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Move to two-tier travel system with lateral flow tests predicted

Both Airlines UK and Abta expect a government announcement on the changes to international travel restrictions this week – with the former predicting a switch to a two-tier, two test system allowing for lateral flow to be used instead of PCR.

The government’s Global Travel Taskforce is due to review the current traffic light system by October 1, and the latest of the green-amber-red list update was due this week.

Tim Alderslade, chief executive of Airlines UK, which lobbies the government on behalf of UK-based carriers, told Travel Weekly’s Future of Travel conference he expects an announcement this week to cover the strategic review element, not just the country lists.

He said it was likely “the two announcements will be brought together” either on Thursday or Friday. His comments follow both the health secretary and prime minister suggesting re-appointed transport secretary Grant Shapps would give an update on international travel “shortly”.

Alderslade explained: “This is the last review of the [Global Travel Taskforce] checkpoints. That’s when we will know what’s happening on the tests front.”

Airlines UK and Abta were signatories to a letter to Boris Johnson on Wednesday urging the scrapping of testing requirements for vaccinated passengers.

But Alderslade told Future of Travel delegates: “The worry we have is PCR removal is built-in now. We might end up with two lateral flow tests.”

He insisted the pre-departure test required of travellers before they board a flight heading for the UK “has to go”.

“The inconvenience and the sheer faff remains and that’s what’s stopping people from booking,” he said. “The worry is that we get them [lateral flow tests] and we’re stuck with them.”

His comments follow the health secretary’s comments in Parliament on Tuesday. Sajid Javid told transport select committee chair Huw Merriman he would be “pleased” with the update when Merriman asked if the government might switch to lateral flow tests, which are cheaper than PCRs.

Alderslade said: “I worry it’s too late now [for a move to no test requirement for vaccinated travellers]. I worry that the industry has given them a way out by asking them to get rid of PCRs.”

“I think we’re going to end up with two tests, and two tiers based on vaccination status.”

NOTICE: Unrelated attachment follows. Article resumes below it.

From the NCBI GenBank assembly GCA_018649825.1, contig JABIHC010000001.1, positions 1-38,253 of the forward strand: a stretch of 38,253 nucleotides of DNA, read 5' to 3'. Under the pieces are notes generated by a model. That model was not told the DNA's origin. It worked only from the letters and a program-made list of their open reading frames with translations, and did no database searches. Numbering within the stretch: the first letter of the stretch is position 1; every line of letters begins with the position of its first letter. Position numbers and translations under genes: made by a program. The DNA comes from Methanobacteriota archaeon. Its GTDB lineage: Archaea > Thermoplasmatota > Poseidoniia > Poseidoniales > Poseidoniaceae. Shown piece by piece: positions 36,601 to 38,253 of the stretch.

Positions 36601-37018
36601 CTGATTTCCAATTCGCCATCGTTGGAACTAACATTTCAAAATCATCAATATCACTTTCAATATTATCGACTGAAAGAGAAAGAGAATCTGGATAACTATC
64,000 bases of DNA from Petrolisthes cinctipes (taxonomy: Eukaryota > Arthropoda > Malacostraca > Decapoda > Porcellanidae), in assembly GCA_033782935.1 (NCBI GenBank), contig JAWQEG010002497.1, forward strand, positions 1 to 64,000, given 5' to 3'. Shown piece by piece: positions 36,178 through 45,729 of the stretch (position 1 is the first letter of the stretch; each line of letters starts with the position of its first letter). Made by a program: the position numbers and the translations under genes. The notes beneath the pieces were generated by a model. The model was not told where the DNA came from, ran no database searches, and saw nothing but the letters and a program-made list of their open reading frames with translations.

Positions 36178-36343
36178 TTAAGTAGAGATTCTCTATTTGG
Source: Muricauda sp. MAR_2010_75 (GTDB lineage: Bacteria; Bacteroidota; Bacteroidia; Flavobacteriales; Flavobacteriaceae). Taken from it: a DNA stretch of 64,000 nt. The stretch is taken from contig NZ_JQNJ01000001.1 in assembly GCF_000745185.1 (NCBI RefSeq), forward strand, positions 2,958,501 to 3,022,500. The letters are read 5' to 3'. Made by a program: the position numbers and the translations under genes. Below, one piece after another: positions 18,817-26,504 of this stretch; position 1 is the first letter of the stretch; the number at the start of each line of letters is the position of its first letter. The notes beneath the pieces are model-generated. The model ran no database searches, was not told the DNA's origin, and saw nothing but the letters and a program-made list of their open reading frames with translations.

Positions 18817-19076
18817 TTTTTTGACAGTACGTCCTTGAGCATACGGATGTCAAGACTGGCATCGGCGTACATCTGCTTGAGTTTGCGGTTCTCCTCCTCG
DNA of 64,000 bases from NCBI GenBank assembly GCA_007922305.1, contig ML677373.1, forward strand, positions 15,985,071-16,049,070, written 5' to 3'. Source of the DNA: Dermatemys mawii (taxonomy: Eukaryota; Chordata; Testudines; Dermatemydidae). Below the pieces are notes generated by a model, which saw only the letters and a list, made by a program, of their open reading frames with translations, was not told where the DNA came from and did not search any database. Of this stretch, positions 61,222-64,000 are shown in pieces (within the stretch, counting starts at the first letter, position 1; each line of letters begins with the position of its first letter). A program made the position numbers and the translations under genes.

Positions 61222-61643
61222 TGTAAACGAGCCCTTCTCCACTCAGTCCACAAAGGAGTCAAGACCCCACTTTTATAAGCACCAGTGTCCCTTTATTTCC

Alderslade said “it’s safe to say the sector isn’t 100% united” on the system it wants to replace the current traffic lights.

Abta wants a two-tier system based on vaccination status rather than country, but retaining a red list for destinations with known variants of concern – but aviation sources have told Travel Weekly they want to retain amber “so green means go for all, not just those vaccinated”.

But Alderslade flagged: “There are a lot of people worried about amber because, up to now, amber has been a warning sign for people. That’s a red light for many.”

He said: “We have to move from a country basis to a people basis.”

Abta’s head of communications Graeme Buck agreed that “we are not expecting a further review” after this week, and said the review was “more likely to be this week than later”.

While he refrained from making predictions he said “we will have to see what the government says”, adding: “What we really do need is stability and a firm footing to go on.”

Addressing the issue of PCR testing, Buck explained that the low levels of genome sequencing being carried out on the lab-based tests had “given us a justification for why PCRs are unnecessary” – because the government had insisted on their use as a means to identify variants of concern.

Alderslade said: “PCR tests are, quite frankly, a scam and a rip-off for customers.”

He added: “We are moving in the right direction. But as long as we have variants that creep up this government will be nervous about removing the testing, or at least having restrictions in their back pocket.”

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